Comment: Of course children are

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Of course children are

Of course children are thinking individuals. However, when humans are young, we look to our elders for guidance - it's coded into our DNA that we must observe our elders in order to know how to survive. Hardly any of our functions are instinctive, therefor we must learn how to live, and it's irresponsible and inaccurate to say that a child won't pretty much eat up and believe everything their parents say, at least until they reach the typical rebellious or free thinking ages.

Theology may be one place to begin your child's "knowledge" base, and there are of course other places to begin as well. I've seen no evidence that people who were taught a religion first as a youth lived any better or worse lives than those who were taught... I don't know, language, basic physics, history, mathematics, or philosophy as the foundation of their knowledge base. It does strike me as counter-intuitive to make the foundation of your child's knowledge base a completely unscientific, non-hierarchic, dogmatic system (which can even sometimes be self-contradicting), rather than one that possesses traits like being disprovable if it's wrong or demonstrated if it's correct (an important learning tool especially for children who constantly ask, 'why' or 'are you sure.')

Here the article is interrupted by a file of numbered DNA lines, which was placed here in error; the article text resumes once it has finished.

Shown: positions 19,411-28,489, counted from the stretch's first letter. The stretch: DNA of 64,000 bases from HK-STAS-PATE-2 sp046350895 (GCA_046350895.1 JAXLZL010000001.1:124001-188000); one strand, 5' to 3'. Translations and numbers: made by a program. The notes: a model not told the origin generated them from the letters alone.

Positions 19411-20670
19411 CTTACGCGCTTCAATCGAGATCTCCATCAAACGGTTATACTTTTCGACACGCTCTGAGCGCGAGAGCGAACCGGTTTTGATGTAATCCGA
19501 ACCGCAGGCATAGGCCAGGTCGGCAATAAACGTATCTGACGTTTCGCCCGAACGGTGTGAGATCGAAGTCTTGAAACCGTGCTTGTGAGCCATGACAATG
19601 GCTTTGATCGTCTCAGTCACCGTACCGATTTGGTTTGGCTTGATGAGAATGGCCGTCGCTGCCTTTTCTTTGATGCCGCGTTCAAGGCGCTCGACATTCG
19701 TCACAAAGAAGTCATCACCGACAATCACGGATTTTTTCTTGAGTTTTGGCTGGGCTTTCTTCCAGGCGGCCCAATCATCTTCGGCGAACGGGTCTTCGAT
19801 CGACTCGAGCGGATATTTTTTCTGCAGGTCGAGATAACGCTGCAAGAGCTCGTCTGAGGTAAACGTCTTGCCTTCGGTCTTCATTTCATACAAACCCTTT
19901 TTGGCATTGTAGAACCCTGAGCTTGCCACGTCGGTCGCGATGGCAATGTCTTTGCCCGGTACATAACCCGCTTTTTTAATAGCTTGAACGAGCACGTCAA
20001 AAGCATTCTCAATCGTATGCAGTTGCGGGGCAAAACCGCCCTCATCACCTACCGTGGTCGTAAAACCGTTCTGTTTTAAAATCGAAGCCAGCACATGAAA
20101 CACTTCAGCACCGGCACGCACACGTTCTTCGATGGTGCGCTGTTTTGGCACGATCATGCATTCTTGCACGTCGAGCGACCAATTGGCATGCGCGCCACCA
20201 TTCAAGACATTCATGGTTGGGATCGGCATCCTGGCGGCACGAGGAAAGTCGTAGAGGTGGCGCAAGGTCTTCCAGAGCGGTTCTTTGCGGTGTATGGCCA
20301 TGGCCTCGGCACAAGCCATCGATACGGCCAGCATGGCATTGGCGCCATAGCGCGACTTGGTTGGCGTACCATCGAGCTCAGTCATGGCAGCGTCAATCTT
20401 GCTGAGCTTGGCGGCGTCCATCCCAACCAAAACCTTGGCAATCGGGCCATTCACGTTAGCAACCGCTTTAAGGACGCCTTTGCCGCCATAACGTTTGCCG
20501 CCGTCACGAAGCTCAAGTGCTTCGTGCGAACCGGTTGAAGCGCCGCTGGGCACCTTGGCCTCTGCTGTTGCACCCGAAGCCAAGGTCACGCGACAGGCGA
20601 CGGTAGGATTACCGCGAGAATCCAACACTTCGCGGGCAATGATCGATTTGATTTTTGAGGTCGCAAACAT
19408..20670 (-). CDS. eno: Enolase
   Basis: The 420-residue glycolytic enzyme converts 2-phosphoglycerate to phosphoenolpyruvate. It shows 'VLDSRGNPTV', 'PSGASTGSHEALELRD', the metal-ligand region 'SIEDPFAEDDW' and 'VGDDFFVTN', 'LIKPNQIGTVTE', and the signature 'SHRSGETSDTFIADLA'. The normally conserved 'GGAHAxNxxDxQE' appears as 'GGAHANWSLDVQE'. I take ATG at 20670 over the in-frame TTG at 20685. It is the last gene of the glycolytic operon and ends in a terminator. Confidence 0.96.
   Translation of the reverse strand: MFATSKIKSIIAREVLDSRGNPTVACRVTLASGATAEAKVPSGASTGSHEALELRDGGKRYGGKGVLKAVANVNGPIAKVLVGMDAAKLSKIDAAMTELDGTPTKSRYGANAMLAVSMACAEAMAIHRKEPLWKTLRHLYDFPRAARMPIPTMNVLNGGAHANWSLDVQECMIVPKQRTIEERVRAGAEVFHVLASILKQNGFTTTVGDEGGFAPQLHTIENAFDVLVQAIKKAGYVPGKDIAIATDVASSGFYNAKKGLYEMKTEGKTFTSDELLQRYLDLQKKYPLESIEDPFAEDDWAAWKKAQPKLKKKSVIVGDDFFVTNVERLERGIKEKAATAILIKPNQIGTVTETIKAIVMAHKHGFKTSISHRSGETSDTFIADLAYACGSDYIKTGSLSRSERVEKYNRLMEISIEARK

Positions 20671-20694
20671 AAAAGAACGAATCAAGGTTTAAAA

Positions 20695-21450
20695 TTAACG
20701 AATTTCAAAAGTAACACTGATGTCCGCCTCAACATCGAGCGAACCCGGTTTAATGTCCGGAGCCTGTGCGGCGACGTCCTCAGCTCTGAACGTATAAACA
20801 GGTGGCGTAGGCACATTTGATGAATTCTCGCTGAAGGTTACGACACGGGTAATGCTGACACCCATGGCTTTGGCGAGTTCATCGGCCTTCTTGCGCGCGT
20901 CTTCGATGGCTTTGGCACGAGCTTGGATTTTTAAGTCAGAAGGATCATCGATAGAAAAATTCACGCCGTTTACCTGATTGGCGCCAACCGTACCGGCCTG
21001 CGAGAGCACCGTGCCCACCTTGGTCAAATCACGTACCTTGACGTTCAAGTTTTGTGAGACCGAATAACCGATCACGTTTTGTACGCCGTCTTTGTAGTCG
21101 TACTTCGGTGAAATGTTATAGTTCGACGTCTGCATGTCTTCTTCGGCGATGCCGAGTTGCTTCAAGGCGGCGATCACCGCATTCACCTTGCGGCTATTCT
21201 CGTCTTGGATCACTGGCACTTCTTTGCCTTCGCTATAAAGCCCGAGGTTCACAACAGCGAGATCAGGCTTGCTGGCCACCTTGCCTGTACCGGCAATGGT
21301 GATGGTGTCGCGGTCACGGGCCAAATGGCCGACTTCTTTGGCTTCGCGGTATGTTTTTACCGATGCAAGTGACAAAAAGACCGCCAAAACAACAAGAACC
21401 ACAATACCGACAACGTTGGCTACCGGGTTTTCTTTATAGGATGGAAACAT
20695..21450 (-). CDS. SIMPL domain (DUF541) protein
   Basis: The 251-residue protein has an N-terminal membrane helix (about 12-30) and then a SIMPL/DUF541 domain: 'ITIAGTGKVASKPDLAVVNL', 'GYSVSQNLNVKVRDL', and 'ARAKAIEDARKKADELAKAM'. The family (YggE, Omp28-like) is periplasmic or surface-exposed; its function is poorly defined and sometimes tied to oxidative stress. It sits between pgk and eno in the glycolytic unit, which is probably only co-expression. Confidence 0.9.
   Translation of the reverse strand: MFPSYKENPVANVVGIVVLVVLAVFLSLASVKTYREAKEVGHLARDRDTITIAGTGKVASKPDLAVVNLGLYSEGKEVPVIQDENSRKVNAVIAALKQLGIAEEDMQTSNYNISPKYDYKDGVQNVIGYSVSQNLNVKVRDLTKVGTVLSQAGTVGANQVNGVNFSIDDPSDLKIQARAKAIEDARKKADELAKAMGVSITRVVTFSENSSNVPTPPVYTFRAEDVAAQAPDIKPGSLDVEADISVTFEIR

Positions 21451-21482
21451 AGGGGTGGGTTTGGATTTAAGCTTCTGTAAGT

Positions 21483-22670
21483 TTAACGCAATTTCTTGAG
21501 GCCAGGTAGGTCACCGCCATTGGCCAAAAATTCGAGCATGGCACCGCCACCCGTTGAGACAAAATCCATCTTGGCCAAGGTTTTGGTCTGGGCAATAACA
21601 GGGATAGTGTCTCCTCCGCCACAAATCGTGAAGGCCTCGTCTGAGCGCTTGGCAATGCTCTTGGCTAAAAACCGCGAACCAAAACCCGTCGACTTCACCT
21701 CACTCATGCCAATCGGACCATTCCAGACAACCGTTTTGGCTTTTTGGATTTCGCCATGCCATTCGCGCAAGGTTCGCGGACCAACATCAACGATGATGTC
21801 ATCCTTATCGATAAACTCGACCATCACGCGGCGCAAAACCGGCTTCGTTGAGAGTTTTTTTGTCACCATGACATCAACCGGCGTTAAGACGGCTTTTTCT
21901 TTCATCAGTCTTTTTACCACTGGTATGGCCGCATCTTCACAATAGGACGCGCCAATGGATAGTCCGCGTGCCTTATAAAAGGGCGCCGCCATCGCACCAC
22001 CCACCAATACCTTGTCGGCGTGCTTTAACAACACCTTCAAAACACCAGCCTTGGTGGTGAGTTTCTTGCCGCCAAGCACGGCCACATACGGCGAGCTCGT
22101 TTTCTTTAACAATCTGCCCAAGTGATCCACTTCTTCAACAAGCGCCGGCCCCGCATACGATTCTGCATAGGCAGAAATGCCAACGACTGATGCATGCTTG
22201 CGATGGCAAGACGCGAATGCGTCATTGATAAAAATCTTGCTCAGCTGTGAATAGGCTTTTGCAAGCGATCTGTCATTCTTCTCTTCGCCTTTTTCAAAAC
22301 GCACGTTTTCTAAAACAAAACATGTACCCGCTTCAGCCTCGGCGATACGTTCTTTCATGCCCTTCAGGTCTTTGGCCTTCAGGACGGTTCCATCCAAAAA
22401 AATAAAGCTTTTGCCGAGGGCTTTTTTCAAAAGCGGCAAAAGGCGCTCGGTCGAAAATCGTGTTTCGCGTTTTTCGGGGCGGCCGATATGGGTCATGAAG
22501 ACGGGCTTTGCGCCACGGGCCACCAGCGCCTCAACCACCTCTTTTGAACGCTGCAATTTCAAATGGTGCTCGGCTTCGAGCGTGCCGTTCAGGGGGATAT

But I guess to each their own. I'd rather educate my children at a young age with verifiable information that works as a foundation for other verifiable information they'll see for the rest of their lives.